Photo by Alen Fetahi

Is it a panacea and elixir of life? Or is it a nasty-tasting, over-carbed, overpriced drink? A quick and easy snack/meal or not worth the pain of cleaning the necessary equipment? No matter how you view it, juice seems here to stay, not just apple or orange but artful blends of fruits and vegetables, sometimes herbs, designed to please the palate and provide health benefits that some claim will rid your system of toxins and your body of ugly fat.

“I’ve been juicing for four years,” says David Ames of Tivoli, a personal trainer, nutritional counselor and squash coach. “The biggest reason,” he adds, “is that our soil is so depleted of nutrients that you need large quantities of fruits and vegetables to get enough. And they are full of cellulose, which the human body is incapable of metabolizing. If you look at a chimpanzee, which is similar to us, it will grab a handful of leaves and chew for ten minutes to break down the fibers. We don’t chew enough to do that, so juicing helps break it down so we can metabolize the food and get the vitamins and minerals from it.”

Ames’ favorite combination for juicing is kale or collard greens with apple and lemon. Apple and carrot is another. But some veggie combos can be hard to swallow.

Sibley Frye of Kansas City was on a juicing kick for a while last year. “It tasted nasty and I noticed no benefits,” she says. “The juices don’t taste very good unless you add a lot of fruit, then they’re full of sugar.”

But many others remain on the juice bandwagon, mixing celery and kale, or carrot and beet, pulverizing them down to their essence in a home juicer or grabbing a cup at a local juicery.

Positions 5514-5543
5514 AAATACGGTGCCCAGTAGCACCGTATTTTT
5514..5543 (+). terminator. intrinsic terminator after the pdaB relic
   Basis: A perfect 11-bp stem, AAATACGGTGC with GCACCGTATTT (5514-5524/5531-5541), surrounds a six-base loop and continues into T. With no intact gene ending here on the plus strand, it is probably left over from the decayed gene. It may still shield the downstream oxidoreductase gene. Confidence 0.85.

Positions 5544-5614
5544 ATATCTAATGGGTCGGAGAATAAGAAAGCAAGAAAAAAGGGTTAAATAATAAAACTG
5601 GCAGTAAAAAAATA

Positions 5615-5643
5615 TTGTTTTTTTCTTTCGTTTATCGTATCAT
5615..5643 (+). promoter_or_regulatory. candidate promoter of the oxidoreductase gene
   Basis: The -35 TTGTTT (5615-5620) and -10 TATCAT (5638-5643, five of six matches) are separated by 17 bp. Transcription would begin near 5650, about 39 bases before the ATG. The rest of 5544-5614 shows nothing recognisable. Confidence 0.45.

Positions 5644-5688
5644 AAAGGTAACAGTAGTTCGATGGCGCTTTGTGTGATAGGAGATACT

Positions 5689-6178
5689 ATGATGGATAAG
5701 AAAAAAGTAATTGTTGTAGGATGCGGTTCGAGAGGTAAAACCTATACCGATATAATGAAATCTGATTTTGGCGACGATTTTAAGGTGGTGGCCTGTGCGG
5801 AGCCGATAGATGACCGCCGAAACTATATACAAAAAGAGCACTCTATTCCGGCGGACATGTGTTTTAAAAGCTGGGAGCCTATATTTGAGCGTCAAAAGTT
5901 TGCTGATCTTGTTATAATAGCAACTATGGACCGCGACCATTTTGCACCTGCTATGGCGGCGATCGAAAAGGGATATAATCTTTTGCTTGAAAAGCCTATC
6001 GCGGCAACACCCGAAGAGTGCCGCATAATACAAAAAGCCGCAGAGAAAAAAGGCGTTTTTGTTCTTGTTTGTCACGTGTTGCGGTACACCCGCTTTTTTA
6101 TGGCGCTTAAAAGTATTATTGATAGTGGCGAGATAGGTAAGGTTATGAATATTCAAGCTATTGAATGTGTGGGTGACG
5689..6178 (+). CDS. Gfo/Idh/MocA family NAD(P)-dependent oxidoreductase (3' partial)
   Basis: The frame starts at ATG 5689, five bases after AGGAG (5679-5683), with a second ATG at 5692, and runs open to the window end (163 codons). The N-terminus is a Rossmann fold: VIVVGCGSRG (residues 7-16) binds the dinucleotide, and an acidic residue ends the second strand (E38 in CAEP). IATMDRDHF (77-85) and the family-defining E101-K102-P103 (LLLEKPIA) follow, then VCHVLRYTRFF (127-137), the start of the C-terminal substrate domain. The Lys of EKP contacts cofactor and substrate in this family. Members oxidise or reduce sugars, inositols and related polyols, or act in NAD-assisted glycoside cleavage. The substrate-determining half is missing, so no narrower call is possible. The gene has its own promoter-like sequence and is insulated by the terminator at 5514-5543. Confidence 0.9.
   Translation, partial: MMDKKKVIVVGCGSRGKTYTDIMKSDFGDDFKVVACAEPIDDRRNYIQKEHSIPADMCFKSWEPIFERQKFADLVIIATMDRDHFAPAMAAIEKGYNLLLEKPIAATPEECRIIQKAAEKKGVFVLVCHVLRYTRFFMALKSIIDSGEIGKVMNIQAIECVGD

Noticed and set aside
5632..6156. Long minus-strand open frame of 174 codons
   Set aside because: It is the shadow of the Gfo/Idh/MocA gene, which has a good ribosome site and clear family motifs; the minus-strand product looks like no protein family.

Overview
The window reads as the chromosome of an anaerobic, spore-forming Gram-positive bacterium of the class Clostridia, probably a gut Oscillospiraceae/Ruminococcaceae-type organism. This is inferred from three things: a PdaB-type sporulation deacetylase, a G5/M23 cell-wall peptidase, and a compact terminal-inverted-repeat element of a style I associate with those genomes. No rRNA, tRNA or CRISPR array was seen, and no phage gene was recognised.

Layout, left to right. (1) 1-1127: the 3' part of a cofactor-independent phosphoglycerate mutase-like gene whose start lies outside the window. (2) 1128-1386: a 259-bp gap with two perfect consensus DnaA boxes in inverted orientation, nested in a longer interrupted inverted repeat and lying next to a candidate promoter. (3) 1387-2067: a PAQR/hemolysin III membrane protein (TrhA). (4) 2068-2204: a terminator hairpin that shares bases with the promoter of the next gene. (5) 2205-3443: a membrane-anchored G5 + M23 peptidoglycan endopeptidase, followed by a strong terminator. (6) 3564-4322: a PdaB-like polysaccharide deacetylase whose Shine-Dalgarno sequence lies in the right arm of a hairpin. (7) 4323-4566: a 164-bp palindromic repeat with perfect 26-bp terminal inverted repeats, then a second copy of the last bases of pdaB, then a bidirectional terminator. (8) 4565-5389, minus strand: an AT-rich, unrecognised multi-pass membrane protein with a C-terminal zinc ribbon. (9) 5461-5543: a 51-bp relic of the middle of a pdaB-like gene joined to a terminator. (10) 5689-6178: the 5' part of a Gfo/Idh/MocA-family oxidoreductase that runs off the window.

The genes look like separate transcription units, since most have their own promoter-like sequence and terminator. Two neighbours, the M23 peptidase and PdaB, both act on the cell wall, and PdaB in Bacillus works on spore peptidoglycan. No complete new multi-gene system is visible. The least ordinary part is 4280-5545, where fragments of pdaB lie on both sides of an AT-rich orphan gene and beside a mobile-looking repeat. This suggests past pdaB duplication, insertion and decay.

“I keep hearing these stories of people who started juicing and lost 25 pounds,” says Saugerties Times editor Will Dendis. “I think I’ve heard that exact sentence three times. And many of these folks become juicing evangelists, it seems; they want everyone to do it.”

People might juice as an occasional boost, or as a lifestyle that includes regular bouts of de-toxifying juice fasts. Celebrities Gwyneth Paltrow, Salma Hayek and Ashton Kutcher have all publicly lauded the contributions juice cleansing has made to their health. Prepackaged juice subscriptions might include a week’s worth of bottles of multi-hued juices, sometimes with nut milk added for fat and protein, that make up abut 1000 to 1200 calories a day to sustain you through your “cleanse.”


Whether the liquid from a piece of produce, with all its fiber removed, really cleans your system is debatable. Some nutritionists say that juice is too high in sugar or carbs to be healthy, that much of the vitamins and minerals are in the pulp and skin left behind, or that juice fasts are dangerous for diabetics, some of whom may be undiagnosed.

Since ancient religions first began to advocate fasting, we’ve searched for ways to detoxify ourselves. Throughout the second half of the 20th century, books were published on cleansing with lemon juice and water, or simple juice combinations. But juicing remained outside the mainstream for years and only recently crossed over to become more commonplace, even trendy.

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